Please login or register.

Login with username, password and session length



News: Here, in the dread tribunal of last resort, valor contended against valor. Here brave men struggled & died for the right as God gave them to see the right. - Adlai Stevenson

Author Topic: Letters on Projectiles  (Read 1375 times)

misipirelichtr

  • Full Member
  • ***
  • Posts: 216
    • Email
Re: Letters on Projectiles
« Reply #15 on: January 04, 2018, 07:35:08 PM »
From the photo, it sure looks like someone stamped it well after the war had ended.  But I'm thinking since you and Mr. George found it of interest, that's not the case.

CarlS

  • Administrator
  • Hero Member
  • *****
  • Posts: 1891
    • Email
Re: Letters on Projectiles
« Reply #16 on: January 04, 2018, 11:42:27 PM »
Had you not mentioned it being a 10-lber I would have thought from the profile that it was one of the baby Reads from South Carolina.
Best,
Carl

Woodenhead

  • Full Member
  • ***
  • Posts: 105
    • Email
Re: Letters on Projectiles
« Reply #17 on: January 05, 2018, 09:02:45 AM »
Maybe it was from SC. Pete asked me to shoot it years ago and my memory is not so good. We know very little about the CS shells and makers from the last year of the war. The copper sabot means it was not made in Richmond. Absence of a lathe dimple might date it from the first year of the war. I assume the letters were stamped when it was made but I don't know for certain. I was hoping some of the guys were familiar with this unusual marked shell or others like it.
Woodenhead

Jack Bell

  • Newbie
  • *
  • Posts: 44
    • Email
Re: Letters on Projectiles
« Reply #18 on: January 11, 2018, 04:20:48 PM »
To add another letter, this one a Union marking, it's "JY" on an 11-inch shell also marked with a "BY."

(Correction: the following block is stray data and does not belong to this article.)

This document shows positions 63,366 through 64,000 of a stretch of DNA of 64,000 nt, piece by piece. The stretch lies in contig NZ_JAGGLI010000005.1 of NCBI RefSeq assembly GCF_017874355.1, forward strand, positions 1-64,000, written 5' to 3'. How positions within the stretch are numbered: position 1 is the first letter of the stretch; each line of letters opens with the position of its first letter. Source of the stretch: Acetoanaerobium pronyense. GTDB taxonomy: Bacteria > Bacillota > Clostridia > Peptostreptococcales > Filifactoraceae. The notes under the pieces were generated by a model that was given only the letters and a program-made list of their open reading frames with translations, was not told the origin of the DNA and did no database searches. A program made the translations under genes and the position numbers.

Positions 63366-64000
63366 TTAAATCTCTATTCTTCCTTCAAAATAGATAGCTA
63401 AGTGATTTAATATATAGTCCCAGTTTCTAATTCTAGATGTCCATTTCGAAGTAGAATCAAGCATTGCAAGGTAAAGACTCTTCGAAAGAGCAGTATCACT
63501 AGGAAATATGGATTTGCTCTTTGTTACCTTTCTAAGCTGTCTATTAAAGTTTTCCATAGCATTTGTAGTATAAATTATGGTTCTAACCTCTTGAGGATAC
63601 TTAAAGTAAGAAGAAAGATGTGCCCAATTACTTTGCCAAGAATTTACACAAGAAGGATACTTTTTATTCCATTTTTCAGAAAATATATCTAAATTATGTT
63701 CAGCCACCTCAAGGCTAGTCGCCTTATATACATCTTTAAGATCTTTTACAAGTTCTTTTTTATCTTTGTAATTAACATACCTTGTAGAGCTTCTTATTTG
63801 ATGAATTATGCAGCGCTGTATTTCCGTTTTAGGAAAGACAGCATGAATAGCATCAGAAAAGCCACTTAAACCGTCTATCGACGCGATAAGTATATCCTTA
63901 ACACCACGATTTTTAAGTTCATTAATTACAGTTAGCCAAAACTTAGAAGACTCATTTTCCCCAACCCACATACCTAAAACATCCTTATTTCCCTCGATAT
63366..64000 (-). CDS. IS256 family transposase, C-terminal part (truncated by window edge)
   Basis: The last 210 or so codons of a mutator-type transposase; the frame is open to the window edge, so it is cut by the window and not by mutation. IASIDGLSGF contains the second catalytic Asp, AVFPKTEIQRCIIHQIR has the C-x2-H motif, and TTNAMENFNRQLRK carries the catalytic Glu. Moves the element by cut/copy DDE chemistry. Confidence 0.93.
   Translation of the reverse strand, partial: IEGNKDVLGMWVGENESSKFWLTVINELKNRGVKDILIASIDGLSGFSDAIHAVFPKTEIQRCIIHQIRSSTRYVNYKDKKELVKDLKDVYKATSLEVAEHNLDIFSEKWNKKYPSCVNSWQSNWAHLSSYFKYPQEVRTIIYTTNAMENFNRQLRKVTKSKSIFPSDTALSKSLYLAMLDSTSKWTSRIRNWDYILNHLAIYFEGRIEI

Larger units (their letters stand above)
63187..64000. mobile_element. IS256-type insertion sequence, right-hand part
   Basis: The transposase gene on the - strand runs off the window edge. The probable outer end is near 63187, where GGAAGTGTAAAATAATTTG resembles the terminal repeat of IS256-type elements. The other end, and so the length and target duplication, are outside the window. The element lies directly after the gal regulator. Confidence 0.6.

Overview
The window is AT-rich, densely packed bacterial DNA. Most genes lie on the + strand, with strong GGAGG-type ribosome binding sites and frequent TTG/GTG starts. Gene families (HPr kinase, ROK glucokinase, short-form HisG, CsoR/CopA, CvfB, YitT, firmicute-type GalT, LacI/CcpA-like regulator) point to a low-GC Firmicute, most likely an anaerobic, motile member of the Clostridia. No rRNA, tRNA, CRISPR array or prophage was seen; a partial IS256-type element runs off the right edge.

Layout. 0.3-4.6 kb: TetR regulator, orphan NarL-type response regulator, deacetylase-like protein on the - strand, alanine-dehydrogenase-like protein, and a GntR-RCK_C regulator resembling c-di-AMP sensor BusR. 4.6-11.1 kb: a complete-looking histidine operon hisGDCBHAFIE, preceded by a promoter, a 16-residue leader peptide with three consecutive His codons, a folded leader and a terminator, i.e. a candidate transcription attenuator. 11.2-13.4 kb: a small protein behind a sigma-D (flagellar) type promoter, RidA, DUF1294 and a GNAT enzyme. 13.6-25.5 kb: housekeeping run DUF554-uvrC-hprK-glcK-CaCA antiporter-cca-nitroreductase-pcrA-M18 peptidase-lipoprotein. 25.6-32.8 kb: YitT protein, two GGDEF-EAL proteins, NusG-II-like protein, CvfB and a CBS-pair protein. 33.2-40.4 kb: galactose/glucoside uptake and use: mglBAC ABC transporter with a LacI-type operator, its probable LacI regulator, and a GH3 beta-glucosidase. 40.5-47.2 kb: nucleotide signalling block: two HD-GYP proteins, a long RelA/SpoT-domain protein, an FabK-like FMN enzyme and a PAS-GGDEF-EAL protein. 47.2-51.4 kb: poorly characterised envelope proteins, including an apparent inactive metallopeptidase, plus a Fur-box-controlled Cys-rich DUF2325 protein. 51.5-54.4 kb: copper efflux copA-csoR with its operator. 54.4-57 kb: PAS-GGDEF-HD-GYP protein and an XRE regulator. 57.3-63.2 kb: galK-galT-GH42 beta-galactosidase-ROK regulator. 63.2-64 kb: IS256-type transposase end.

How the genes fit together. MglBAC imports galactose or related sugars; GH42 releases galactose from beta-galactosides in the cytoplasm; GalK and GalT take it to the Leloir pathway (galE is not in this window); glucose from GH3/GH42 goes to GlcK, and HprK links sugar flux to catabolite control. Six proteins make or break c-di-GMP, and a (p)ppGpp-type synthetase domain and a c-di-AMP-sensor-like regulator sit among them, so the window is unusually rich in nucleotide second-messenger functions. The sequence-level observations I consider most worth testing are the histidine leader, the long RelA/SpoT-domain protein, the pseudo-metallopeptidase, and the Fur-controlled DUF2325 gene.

Woodenhead

  • Full Member
  • ***
  • Posts: 105
    • Email
Re: Letters on Projectiles
« Reply #19 on: July 13, 2018, 01:55:26 PM »
This topic is just too good to let it die! How about the prominent "L" seen stamped into a number of 3 inch Broun sabots. I photo'ed this example at Pete's during the 1980s. He had additional similarly marked shells. I strongly suspect it represented the maker Lenher & White whose invoices confirm the production of about 1,500 3 inch Rifle shells between January and May of 1864. This small Richmond foundry finished many of the six and 12 pounders cast by other foundries like Adolphus Rham whose invoices were frequently marked "unfinished" when the projectiles were turned over to the Richmond Arsenal. The Rich. Arsenal subcontracted the finishing to Lenher & White and supplied them with Bormann underplugs to fill the side-loading holes. When the Arsenal ran out of the obsolete underplugs, Lenher & WHITE began making their own small brass side plugs (with two spanner holes) like those dug around Petersburg and shown in Pete's book. So. add the "L" to your list.

Woodenhead

emike123

  • Administrator
  • Hero Member
  • *****
  • Posts: 2048
    • Bullet and Shell
    • Email
War is L
« Reply #20 on: July 14, 2018, 03:17:37 PM »
Thanks for this great info

divedigger

  • Sr. Member
  • ****
  • Posts: 430
    • Email
Re: Letters on Projectiles
« Reply #21 on: July 14, 2018, 09:17:41 PM »
I have found a small number of 10" Columbiad shells with the letter T stamp. Any ideas?

CarlS

  • Administrator
  • Hero Member
  • *****
  • Posts: 1891
    • Email
Re: Letters on Projectiles
« Reply #22 on: July 14, 2018, 11:56:23 PM »
Is Tredegar too obvious? 

It is interesting the variety of stamps you've found there.  Haven't there been T, D, S, and star stamped found?  Am I missing anything?
Best,
Carl

divedigger

  • Sr. Member
  • ****
  • Posts: 430
    • Email
Re: Letters on Projectiles
« Reply #23 on: July 15, 2018, 07:01:22 AM »
T. D and star but no S on the 10" balls Carl